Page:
Has the Secretary of State received any report about the three-hour seminar that took place in this building last month when substantial evidence of great scientific interest was given concerning the existence of a large animal in Loch Ness? Does the right hon. Gentleman accept that the Loch Ness monster is in need of protection, because it is believed that it must feed on salmon which are prolific in Loch Ness and there may be commercial interests also seeking salmon that could jeopardise the Loch Ness monster?
The hon. Gentleman asked whether I had had a report of that seminar. My hon. Friend the Under-Secretary of State who is responsible for agricultural and other matters in the Scottish Office attended the seminar. My hon. Friend was impressed, but I do not think that he was convinced. I believe that we should all have open minds in this matter. [Laughter.] If there were sufficient evidence available, I am sure that all those hon. Members who are now laughing would now be on their feet demanding that I should take steps to give protection. We possess certain powers and, if the existence of the monster is proved, we shall use them.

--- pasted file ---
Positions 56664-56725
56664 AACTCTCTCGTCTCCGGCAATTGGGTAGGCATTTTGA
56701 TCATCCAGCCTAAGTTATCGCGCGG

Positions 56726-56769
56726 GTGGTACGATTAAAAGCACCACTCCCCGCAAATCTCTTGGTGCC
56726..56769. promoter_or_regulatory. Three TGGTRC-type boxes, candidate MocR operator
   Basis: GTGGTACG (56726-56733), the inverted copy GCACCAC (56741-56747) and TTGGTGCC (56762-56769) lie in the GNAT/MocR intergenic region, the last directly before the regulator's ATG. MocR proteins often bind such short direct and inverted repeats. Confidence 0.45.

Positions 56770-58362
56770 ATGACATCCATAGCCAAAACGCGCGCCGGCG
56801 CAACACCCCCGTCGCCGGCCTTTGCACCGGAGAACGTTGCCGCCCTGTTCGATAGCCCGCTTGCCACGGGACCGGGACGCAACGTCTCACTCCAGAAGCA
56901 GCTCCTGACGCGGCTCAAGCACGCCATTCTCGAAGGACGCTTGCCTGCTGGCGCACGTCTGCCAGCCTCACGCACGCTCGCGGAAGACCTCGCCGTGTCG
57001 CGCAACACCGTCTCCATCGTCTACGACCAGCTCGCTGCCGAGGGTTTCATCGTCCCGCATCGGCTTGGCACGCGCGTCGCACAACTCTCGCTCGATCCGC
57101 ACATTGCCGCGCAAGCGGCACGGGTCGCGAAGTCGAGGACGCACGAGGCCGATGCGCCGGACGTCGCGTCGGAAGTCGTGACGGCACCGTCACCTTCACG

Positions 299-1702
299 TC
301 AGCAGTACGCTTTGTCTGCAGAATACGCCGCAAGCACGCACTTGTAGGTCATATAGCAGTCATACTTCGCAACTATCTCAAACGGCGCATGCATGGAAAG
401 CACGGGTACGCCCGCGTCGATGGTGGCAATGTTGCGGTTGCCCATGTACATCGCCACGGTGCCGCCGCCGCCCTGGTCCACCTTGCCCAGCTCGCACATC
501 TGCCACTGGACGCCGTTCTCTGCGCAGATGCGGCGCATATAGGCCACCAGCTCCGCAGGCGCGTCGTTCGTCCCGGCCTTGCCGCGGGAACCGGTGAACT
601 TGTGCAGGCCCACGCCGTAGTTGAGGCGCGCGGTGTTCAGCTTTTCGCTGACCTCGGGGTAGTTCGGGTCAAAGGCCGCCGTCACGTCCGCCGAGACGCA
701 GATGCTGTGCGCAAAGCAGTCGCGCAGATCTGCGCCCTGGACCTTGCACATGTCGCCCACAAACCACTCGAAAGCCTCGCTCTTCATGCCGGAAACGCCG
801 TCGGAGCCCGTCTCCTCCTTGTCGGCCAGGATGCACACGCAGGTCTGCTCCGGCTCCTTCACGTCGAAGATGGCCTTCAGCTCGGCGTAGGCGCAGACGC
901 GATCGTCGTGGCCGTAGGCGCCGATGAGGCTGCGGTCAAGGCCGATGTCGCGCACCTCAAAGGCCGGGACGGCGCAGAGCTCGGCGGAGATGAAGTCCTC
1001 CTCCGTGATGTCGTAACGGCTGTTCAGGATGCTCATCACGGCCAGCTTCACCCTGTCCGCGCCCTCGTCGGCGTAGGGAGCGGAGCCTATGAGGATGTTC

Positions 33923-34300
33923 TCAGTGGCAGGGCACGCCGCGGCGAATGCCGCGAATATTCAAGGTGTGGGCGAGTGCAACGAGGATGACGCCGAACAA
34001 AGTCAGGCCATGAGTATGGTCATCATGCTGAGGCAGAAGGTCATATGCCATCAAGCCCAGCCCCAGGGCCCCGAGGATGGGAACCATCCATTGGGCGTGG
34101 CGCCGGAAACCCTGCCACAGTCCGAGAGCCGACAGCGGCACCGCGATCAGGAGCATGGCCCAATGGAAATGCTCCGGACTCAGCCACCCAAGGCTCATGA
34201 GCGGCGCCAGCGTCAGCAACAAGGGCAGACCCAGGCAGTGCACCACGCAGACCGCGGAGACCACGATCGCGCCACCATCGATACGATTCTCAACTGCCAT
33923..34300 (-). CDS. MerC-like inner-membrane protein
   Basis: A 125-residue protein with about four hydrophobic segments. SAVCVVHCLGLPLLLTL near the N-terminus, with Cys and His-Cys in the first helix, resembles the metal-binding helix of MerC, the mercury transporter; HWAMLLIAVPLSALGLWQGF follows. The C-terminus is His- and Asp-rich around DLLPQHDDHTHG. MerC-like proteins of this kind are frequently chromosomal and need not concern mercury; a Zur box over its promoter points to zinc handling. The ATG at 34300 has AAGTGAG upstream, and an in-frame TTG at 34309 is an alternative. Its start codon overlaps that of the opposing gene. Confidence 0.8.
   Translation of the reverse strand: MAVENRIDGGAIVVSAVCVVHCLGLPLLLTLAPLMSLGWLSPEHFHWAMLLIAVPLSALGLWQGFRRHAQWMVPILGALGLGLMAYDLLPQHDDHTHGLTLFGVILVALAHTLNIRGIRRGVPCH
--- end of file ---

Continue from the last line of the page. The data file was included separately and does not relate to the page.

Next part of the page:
May I first thank the Under-Secretary of State for Scotland for attending the seminar, which I organised? Is he aware that the visual evidence is at least as strong at Loch Morar and Loch Lochy as at Loch Ness, and only marginally less so in regard to Loch Shiel and Loch Oich? As one might be dealing with a species that is declining in numbers and that could even become extinct, would it not be better to play safe rather than to take risks and for the Secretary of State, without prejudice, now to extend protection to that species, which has now been designated "nessiteras rhombopteryx"?
So far as I know, that is not exactly true. I would point out that the two hon. Members who took the trouble to organise the seminar were Members with English constituencies.